Vidor was forced to borrow the production money “by mortgaging everything I had” to make Our Daily Bread (1934), a story about farm co-ops, when every major studio turned it down; the film won a League of Nations Award “for its contribution to humanity.” His Wedding Night (1935) garnered the Venice Film Festival award for Best Director; Vidor co-founded the Screen Director’s Guild (now the Director’s Guild of America) the same year, serving not only as a guiding force in the group’s formation but its first president “in decisive and difficult years,” as historian David Thomson noted.
Stella Dallas (adapted from the popular novel by Olive Higgins Prouty) was followed by The Citadel (1938). Filmed in England, the A. J. Cronin story of an idealistic young doctor earned a fourth Oscar nomination for Vidor, as well as a nod for his wife Elizabeth, who co-wrote the screenplay.
Vidor directed Gone With the Wind “for just one weekend” before David O. Selznick brought in Victor Fleming at Clark Gable’s request; happy to be free of the assignment “because they had turned it into such a mess with all those drafts of the script,” he then took over for Fleming on the final days of The Wizard of Oz, filming the black and white Kansas prologue (in which Judy Garland poignantly sings “Over the Rainbow”) and epilogue sans credit. “Vidor may have simply executed the script,” observed David Thomson of the assignment, “But look at the scene again… and ask whether anything in that classic is more touching or more filled with prairie yearning.”
Northwest Passage (1940), starring Spencer Tracy as the commander of a group of Indian fighters and filmed on location in Idaho, gave the director his first opportunity to make a film in color (having turned down Selznick’s offer to direct The Adventures of Tom Sawyer). Though he was involved in the planning stages of The Yearling as early as 1941, the years-long delay due to a myriad of production problems resulted in Clarence Brown taking over the direction of that film.
The director contemplated enlistment in the Army Air Corps during World War II, but decided “I could best serve my country by making a film on American know-how, on the ‘arsenal-of-democracy’ theme” formulated by President Roosevelt. To this end he dramatized the story of steel, the third of his three big themes, from the viewpoint of an immigrant. An American Romance (1944) was embraced by MGM and Louis B. Mayer, at least initially, but was not a huge success.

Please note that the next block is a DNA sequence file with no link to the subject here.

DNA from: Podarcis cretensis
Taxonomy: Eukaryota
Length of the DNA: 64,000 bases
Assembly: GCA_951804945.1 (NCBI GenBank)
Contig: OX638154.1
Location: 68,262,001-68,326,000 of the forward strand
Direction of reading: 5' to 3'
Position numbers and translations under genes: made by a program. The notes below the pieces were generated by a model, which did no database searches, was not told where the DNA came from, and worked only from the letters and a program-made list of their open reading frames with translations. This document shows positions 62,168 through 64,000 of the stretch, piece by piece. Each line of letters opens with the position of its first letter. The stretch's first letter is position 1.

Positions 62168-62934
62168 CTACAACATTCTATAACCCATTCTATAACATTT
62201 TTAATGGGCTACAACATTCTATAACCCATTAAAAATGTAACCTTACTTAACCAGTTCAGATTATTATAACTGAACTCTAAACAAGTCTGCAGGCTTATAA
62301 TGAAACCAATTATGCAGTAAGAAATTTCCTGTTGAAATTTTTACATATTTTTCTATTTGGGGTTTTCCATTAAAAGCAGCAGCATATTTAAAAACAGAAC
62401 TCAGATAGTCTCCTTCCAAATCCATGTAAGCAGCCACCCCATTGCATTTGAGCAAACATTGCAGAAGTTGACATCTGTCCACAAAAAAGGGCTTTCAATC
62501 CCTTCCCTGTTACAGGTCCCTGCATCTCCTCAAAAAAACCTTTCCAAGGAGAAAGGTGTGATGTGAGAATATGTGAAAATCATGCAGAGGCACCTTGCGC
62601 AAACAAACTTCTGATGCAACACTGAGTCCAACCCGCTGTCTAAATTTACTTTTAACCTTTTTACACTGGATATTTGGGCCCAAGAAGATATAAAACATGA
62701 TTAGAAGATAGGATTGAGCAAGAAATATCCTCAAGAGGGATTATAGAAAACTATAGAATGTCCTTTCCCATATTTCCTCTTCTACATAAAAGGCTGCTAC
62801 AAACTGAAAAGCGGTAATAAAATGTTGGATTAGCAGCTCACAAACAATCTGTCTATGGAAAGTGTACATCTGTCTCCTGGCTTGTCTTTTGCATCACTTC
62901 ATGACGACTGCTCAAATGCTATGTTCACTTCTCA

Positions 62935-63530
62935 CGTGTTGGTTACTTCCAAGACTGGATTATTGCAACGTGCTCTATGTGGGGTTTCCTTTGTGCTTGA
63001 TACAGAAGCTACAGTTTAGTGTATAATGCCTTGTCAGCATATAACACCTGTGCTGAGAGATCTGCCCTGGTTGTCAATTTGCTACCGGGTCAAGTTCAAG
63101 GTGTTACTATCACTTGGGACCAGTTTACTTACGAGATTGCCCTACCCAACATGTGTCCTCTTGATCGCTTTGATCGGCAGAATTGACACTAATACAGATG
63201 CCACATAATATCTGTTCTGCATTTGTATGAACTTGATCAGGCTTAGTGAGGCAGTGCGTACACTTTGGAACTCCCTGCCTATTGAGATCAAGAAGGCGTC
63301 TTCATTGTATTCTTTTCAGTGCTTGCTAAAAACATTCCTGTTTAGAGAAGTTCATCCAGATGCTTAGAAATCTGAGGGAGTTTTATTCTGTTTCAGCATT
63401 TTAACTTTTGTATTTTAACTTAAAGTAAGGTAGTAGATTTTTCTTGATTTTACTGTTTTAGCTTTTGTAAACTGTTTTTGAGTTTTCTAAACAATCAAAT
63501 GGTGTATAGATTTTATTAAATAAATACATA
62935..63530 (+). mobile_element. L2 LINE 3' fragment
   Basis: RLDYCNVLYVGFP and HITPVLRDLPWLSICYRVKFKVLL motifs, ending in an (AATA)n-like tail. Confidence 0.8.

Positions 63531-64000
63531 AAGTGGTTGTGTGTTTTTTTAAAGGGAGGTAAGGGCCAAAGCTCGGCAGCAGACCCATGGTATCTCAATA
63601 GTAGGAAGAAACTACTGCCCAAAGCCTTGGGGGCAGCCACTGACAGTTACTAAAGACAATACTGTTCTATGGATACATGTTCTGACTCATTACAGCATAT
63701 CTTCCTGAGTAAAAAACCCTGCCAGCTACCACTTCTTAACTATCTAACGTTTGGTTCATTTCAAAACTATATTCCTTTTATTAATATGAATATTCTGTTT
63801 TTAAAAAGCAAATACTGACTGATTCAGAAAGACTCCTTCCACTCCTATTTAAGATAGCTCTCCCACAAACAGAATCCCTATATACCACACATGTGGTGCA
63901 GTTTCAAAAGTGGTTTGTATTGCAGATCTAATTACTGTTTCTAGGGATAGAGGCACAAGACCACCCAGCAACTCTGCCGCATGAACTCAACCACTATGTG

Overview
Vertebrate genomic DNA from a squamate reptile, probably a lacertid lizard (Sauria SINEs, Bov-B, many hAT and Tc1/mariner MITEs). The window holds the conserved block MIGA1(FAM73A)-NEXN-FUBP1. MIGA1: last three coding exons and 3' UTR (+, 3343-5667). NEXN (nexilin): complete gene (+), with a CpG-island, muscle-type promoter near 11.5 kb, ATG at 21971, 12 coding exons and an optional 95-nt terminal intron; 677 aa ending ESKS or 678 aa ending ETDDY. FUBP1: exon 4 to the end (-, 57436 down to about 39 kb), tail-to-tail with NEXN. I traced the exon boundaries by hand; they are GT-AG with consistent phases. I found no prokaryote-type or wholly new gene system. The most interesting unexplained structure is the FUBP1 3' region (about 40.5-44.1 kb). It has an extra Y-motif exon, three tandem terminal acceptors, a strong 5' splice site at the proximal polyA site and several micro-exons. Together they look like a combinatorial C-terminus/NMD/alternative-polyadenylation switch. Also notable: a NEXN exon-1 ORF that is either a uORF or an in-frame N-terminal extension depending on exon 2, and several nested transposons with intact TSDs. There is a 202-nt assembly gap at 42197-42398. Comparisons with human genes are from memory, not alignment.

Asked by author Clive Denton about the change in his style after the war, Vidor noted, “my career was designed somewhat along the line that in order to make the films that were closest to my heart one might say came from one’s own inside - in other words the auteur theory - I must keep up my box office name in order to be permitted to do the stories and films which were obviously not box office.” Duel in the Sun (1946) began as “a personal film… a moderate-sized Western with an unknown cast,” but thanks to producer David O. Selznick ended up an all-star epic on the scale of Gone With the Wind. Though the lavish production became a huge box office hit it was not a happy experience for Vidor, who walked off the picture when Selznick bawled him out one too many times.
The Fountainhead (1949), based on the Ayn Rand novel, was not a personal project but Vidor felt “very much in accord with this story… because I had just gone through Jungian analysis a few years before, and I was then very conscious of this recognition of the self, the dignity of the self, and the power and divinity one has.” He brought in Rand herself to do the adaptation after a husband and wife team “wrote a script that spoiled what the book intended to be, and what the characters intended to be.”
Though he wanted to direct The African Queen for Warner Bros., he accepted the assignment to direct Beyond the Forest with Bette Davis instead. Vidor wrapped his five-decade Hollywood career with a pair of epics, War and Peace (1956) and Solomon and Sheba (1959). The former brought him his fifth and final Oscar nomination, the Golden Globe and Director’s Guild of America nominations. In between the two, he said no to the remake of a classic he’d passed up during the silent era. “Many times I’ve thought what a fool I was to turn down Ben-Hur for a less important picture. Many times I’ve thought that.”